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Aide quits in hacking of phones

The British prime minister's powerful spin doctor resigned Friday amid claims he sanctioned widespread illegal hacking of cell phones belonging to politicians, celebrities and royalty when he was editor of a top-selling tabloid newspaper.

Andy Coulson denies any knowledge of the hacking, but admitted he had committed a cardinal sin for a back room operator -- he became the story.

Coulson said "continued coverage of events connected to my old job at the News of the World has made it difficult for me to give the 110 percent needed" in his role as Downing Street communications chief.

"I stand by what I've said about those events but when the spokesman needs a spokesman, it's time to move on."

A reporter and a private investigator working for the News of the World were caught illegally eavesdropping on the phones of the British royal family's entourage in 2007. Coulson quit the newspaper when the pair were convicted, but says he knew nothing of the hacking.

His resignation is a blow to Prime Minister David Cameron, who has resisted calls to fire Coulson despite the scandal.

It will bolster those skeptical of claims by the Rupert Murdoch-owned newspaper that a couple of rogue employees had hacked the cell phones.

Cameron said that he was very sorry Coulson had quit, and believed his claim that he was ignorant of the spying.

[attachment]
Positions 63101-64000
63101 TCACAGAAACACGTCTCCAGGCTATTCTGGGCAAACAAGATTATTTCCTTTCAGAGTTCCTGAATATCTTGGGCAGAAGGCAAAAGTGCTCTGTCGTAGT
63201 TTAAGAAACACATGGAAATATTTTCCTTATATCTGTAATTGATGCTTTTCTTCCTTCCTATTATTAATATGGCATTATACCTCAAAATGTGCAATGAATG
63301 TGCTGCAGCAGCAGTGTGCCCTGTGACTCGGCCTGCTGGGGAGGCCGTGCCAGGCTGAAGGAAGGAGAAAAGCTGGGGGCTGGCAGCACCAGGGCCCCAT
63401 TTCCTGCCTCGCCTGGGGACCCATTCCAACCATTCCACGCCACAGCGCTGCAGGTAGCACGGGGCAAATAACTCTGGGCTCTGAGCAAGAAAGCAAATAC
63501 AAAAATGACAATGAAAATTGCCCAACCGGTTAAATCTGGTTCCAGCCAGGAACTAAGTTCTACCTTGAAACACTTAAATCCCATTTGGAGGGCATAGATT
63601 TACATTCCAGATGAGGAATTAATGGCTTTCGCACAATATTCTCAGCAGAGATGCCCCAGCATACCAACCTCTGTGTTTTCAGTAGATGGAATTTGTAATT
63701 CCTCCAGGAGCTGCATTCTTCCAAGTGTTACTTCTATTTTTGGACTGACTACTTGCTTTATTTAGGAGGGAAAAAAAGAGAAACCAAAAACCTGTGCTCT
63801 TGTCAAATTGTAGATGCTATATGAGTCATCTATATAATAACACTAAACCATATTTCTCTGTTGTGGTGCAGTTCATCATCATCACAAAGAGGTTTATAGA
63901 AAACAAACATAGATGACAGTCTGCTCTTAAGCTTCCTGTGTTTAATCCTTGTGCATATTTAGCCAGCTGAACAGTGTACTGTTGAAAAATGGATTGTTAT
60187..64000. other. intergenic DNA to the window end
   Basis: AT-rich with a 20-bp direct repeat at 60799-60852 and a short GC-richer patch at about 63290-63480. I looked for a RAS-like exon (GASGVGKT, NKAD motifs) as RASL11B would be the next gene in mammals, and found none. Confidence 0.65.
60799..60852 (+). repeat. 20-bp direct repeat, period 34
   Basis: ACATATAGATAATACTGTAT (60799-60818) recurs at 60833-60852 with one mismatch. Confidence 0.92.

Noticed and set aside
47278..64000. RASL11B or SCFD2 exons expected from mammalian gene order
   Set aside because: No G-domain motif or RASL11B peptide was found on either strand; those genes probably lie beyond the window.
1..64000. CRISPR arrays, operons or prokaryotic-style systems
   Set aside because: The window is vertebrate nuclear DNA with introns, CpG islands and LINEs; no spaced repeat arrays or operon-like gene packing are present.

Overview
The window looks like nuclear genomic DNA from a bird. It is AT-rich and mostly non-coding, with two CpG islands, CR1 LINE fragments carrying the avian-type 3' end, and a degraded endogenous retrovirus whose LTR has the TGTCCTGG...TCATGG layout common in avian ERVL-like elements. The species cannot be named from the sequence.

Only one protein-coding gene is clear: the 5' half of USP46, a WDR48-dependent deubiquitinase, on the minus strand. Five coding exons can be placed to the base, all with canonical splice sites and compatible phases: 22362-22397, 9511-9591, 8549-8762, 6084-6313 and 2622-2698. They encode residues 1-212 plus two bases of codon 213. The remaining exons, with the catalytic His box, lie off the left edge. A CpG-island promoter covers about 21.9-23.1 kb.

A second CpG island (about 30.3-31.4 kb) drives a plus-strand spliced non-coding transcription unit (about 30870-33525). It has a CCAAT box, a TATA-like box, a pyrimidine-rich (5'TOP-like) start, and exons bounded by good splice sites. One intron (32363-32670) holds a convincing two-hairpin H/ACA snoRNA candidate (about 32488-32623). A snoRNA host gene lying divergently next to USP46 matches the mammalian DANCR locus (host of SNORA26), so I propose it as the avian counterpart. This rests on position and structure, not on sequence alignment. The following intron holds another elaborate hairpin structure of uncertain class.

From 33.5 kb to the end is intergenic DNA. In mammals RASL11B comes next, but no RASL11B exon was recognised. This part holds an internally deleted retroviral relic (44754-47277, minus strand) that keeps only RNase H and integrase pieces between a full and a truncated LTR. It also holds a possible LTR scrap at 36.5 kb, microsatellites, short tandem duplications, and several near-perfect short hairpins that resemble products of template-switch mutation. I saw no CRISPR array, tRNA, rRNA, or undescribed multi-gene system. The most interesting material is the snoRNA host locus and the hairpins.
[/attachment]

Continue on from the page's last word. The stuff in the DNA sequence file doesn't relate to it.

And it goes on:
"Andy Coulson resigned from the News of the World when he found out what was happening," Cameron said. "I've always felt he's been punished for the same offense twice."

The weekly News of the World, with a circulation of more than 3 million, thrives on celebrity exclusives. The subjects of those stories have long puzzled over how the newspaper got its inside information. Many thought they had their answer when news of the phone hacking broke.

A police inquiry turned up thousands of numbers of potential phone-tapping targets, including celebrities, sports stars and senior politicians. The hacking worked by exploiting lax cell phone security to tap into targets' phones and eavesdrop on their voice mail messages.

Last year, the New York Times and the Guardian newspapers quoted former News of the World reporters as saying Coulson knew about the phone hacking, which they claimed was widespread at the newspaper.

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